AMA Journal of Ethics®

Illuminating the art of medicine

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AMA Journal of Ethics®

Illuminating the art of medicine

Virtual Mentor. February 2003, Volume 5, Number 2.

Clinical Cases

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Organ Donation: When Consent Confronts Refusal

While an individual might sign consent to donate organs after death, a spouse or other family member often still question the right of the hospital to retrieve organs.

Commentary by John C. Moskop, PhD

Dr. Nichols is a third-year emergency medicine resident in a community teaching hospital. One Friday afternoon, while he was working in the emergency department, the desk operator sought him out and reported that an EMT unit was on its way in with a motor vehicle injury patient. A motorcyclist apparently hit a concrete median while taking a turn and was thrown from his bike. He had not been wearing a helmet. When the rescue squad arrived, the patient was not breathing. Life support measures were begun, and the patient was intubated in the field.

Dr. Nichols notified the trauma center on-call neurosurgeon about the incoming patient. When the patient, Derek Polaski, arrived, he was taken to the "crash" room. He had serious head injuries and was hypotensive. Dr. Nichols got a CT scan of the head to determine the extent of Mr. Polaski's injuries. The neurosurgeon arrived, performed a thorough neurologic examination, and looked at the CT scan. He reported to Dr. Nichols that Mr. Polaski was deeply comatose, lacked brain stem reflexes, and had no respiratory drive. He also pointed out that the CT scan showed massive brain injury and severe intracranial bleeding. The injuries were so severe that surgical intervention would be futile.

The neurosurgeon asked that Mr. Polaski be admitted to an ICU bed. When Dr. Nichols inquired about that, he was told that it would be several hours before an ICU bed would be available. The neurosurgeon reflected a moment, then asked that the patient remain in the ED. He explained that the patient was almost certainly brain dead. Ordinarily, he said, he would wait 24 hours before doing a repeat neurologic exam and pronouncing the patient dead. In this case, however, since both the cause and the extent of the brain injury were clearly established, he would return later in the afternoon, repeat the neurologic exam and, barring an unexpected change, pronounce the patient dead.

The neurosurgeon did return, performed the required examination, and pronounced the still-intubated patient dead at 6:20 PM, 4 hours after his arrival in the ED.

An ER orderly had informed Dr. Nichols that Mr. Polaski's driver's license indicated he wanted to be an organ donor. Dr. Nichols asked that the contact person for the organ retrieval team be notified. At 6:45, Mr. Polaski's wife arrived at the ER, having been met at her door by 2 police officers when she arrived home from work.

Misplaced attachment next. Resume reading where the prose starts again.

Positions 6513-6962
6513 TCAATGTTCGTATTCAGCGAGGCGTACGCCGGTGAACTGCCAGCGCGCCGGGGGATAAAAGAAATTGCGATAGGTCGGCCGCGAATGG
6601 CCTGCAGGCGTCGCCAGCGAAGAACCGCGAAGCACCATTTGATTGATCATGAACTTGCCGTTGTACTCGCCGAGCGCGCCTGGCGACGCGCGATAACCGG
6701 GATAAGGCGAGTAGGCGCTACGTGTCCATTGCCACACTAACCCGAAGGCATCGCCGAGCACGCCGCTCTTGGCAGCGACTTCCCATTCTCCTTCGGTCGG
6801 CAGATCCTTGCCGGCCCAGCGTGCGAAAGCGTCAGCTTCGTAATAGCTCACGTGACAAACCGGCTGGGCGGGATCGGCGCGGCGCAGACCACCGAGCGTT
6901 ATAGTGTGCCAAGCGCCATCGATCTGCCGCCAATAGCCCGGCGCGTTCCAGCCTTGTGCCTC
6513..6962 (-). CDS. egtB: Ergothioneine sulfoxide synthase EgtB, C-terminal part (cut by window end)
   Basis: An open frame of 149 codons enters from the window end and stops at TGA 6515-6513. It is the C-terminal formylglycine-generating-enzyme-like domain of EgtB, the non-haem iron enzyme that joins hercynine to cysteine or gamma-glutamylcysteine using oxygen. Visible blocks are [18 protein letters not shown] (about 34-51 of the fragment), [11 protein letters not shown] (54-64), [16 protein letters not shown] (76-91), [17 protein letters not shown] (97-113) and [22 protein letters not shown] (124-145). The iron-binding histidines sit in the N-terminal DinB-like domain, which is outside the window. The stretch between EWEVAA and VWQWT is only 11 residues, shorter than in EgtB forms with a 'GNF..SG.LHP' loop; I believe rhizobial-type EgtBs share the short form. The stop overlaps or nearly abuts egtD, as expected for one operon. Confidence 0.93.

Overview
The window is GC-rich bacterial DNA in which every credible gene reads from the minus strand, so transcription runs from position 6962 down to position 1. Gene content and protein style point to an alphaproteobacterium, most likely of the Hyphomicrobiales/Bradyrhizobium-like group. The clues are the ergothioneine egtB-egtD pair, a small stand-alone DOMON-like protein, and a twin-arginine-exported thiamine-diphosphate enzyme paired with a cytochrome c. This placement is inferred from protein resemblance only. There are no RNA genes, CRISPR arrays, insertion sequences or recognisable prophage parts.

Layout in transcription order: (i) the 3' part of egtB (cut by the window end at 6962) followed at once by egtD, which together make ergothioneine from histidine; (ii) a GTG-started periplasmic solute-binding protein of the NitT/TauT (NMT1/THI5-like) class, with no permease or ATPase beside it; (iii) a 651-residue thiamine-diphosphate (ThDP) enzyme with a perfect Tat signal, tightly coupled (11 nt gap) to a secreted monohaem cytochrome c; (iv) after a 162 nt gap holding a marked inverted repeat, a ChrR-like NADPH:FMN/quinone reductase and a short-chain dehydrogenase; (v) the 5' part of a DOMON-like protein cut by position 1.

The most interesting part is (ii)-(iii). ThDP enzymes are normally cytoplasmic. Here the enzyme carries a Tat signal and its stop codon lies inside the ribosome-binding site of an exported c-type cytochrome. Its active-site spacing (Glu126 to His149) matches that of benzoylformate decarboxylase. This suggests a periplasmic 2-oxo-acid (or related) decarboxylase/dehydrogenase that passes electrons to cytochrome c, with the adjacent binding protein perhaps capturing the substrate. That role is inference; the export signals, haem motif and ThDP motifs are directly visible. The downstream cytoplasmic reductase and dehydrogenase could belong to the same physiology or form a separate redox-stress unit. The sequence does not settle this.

It fell to Dr. Nichols to tell her about her husband's injuries and that he was brain dead. This was not easy. Mrs. Polaski hadn't seen her husband with his injuries (which sometimes makes it easier to believe the news); last she saw him he was perfectly fine. Dr. Nichols had to say more than once to her wide, disbelieving eyes, "Mrs. Polaski, your husband is brain dead." She didn't break down or cry.

It wasn't until the organ procurement coordinator from the Gift of Hope Organ Procurement Organization spoke to her about her husband's wish to donate his organs that Mrs. Polaski seemed to understand what was happening. The officer was kind, but he asked Mrs. Polaski to say her final good-bye to her husband and mentioned that the organ team could take Derek's body as soon as Mrs. Polaski "was comfortable" with them doing so. Mrs. Polaski was disbelieving and furious.

"What do you mean, he's dead?" she asked. "He's breathing. He's not cold or even pale. He's not dead."

"His brain is not functioning, Mrs. Polaski," Dr. Nichols stepped in to explain."He can't breathe or do anything else on his own."

"Well, fine. Just leave him on that machine. He's not dead. I can see he's not dead. He doesn't look like dead people look. Don't touch him."

Dr. Nichols tried a couple more times to explain, but Mrs. Polaski said, "Even if he really does die, that doesn't mean you can cut him open and take his organs. I'm his wife. You have to give his body to me, and I don't want it all cut up and mutilated. I won't let you do it."

Dr. Nichols discovered that he was saying the same thing over and over—"your husband is dead and he wanted to help another person live by donating his organs." He could not bring himself to say, "We don't need your permission to take your husband's organs. We can take them on the basis of the signed intent to be an organ donor on his license."